August 23, 2013 |
Wong Kar Wai is known as an international master of moody romance, making films filled with a yearning melancholy. His "In the Mood for Love" was the only film from this century to make the Top 25 of a recent Sight & Sound poll of the greatest films of all time. So news that he was making a kung fu film tracing the life of Ip Man, who would famously go on to train Bruce Lee, caught many of his fans off-guard. Playing now in Los Angeles, the long-awaited film has already been the biggest commercial hit of Wong's career in China, even with its unlikely combination of a rousing martial arts story and a moving tale of romantic longing.
August 22, 2013 |
"The Grandmaster" is like a meal of all desserts, with maybe the tiniest bit of protein thrown in. You'll feel decadent enjoying it, but everything is so tasty, it would be foolish to object. An exercise in pure cinematic style filled with the most ravishing images, "The Grandmaster" finds director Wong Kar-wai applying his impeccable visual style to the mass-market martial arts genre with potent results. He's found a way to join the romantic languor of his earlier films like "In the Mood for Love" with the fury of Bruce Lee. Working with his alter ego, actor Tony Leung, and an impressive Ziyi Zhang - and leaving the action choreography to the masterful Yuen Woo-ping ("The Matrix," "Crouching Tiger, Hidden Dragon")
July 28, 2013 |
Melissa McCarthy and Sandra Bullock aren't the only ones packing heat. L.A.-based Viver Brasil scorched the Ford Amphitheatre on Saturday with its hybrid moves that mix Bahian Candomblé (white magic) folklorico and modern dance. Founded and directed by husband-and-wife team Luiz Badaró and Linda Yudin, the Afro-Brazilian troupe celebrated its 15 th season with six works in a program dubbed “Intersections/Ajê.” Even Badaró, normally heard (on percussion) and not seen strutting, sashayed alongside guest artist Dona Marivalda, his king to her decked-out queen (huge hoop skirt, crown, velvet cape)
July 19, 2013 |
The Bee Gees are playing on Roy Englebrecht's office radio, but the 67-year-old sports promoter has a saying taped on his wall to assure he's not stuck in days gone by. "Don't judge me by my past. I don't live there anymore. " Southland boxing fans know Englebrecht's name. From 1985 until 2010 he promoted a grass-roots staple of the sport, the "Battle in the Ballroom" club shows at the Irvine Marriott. Future champions Shane Mosley, Genaro Hernandez, Johnny Tapia and Carlos "El Famoso" Hernandez all won there - Englebrecht claiming victories too, by routinely pocketing profits that climbed to about $15,000 per show at the end. But the staying power of the quick-thinking entrepreneur - who still works 80-hour weeks in staging more fight promotions in California than anyone else - is about more than just placing a blood sport in a swanky venue.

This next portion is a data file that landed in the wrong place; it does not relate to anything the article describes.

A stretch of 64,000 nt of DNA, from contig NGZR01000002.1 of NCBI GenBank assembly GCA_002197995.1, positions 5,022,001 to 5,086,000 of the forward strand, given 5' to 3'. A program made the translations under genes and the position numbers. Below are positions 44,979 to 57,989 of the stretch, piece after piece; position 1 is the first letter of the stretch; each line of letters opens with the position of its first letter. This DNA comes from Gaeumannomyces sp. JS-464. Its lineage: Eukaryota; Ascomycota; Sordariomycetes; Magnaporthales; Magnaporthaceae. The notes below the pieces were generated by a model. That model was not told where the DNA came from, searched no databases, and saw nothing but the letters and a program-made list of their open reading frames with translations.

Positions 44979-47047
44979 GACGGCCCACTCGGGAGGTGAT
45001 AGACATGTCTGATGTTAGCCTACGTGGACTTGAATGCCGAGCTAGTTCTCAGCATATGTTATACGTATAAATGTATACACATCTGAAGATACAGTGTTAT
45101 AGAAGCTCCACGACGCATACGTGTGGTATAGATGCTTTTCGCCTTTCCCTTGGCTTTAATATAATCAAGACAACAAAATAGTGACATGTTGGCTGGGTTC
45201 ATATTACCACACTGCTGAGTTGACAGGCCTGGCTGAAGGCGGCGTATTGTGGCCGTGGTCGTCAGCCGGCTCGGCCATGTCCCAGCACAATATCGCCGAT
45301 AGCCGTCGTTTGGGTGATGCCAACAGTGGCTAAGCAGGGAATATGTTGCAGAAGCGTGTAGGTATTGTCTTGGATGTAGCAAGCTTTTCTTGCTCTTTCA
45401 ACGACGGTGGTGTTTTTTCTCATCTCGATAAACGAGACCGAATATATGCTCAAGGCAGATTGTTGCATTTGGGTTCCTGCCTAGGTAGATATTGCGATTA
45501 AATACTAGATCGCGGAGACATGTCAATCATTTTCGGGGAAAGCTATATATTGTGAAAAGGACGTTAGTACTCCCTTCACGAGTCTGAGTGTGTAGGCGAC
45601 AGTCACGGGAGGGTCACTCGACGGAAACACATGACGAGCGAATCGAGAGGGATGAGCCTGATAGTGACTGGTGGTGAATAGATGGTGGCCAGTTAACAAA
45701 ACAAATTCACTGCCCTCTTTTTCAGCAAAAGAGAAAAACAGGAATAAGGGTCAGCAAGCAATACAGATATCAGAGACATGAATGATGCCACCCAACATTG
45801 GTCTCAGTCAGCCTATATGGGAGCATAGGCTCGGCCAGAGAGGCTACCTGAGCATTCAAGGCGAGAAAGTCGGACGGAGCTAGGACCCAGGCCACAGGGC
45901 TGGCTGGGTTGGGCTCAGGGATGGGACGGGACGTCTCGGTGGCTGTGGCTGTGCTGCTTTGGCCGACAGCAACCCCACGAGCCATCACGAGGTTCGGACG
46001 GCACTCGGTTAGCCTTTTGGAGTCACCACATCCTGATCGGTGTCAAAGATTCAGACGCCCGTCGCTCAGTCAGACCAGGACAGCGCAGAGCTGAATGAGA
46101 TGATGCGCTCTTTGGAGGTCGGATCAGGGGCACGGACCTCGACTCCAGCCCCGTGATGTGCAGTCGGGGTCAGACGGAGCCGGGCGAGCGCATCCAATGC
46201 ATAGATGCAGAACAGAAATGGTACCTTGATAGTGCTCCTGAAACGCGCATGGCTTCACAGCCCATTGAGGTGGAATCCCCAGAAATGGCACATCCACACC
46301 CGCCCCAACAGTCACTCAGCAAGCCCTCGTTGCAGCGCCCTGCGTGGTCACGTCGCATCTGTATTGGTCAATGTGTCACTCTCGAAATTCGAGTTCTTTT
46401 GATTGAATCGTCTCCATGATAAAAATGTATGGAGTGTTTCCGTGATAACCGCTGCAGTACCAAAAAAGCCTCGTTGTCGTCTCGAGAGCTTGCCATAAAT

CALIFORNIA | LOCAL
July 1, 2013
Jim Kelly, who said he was the first African American martial arts expert to star in movies but later left the industry to become a tennis coach, died Saturday. His death at 67 was confirmed by his former wife, Marilyn Dishman. No cause was disclosed. Born May 5, 1946, and raised in Millersburg, Ky., and San Diego, Kelly attended the University of Louisville on a football scholarship but quit to protest the racist treatment of another player, he told The Times in 2010. He took up karate in the mid-1960s and ran a school in Los Angeles.
CALIFORNIA | LOCAL
June 17, 2013 |
Officials in Chinatown unveiled a 7-foot bronze statue of Bruce Lee to a crowd of several hundred in the historical Central Plaza on Saturday night. The unveiling caps a five-year effort to bring the statue to Chinatown, said Shannon Lee, Bruce's daughter and the president of the Bruce Lee Foundation. The statue, created by an artist in Guangzhou, China, is the first such statue of her father in the United States, Shannon Lee said. Though the statue will not be permanently installed until business leaders can raise $150,000 to put in seating and a concrete plinth, the timing was right for the unveiling, she said.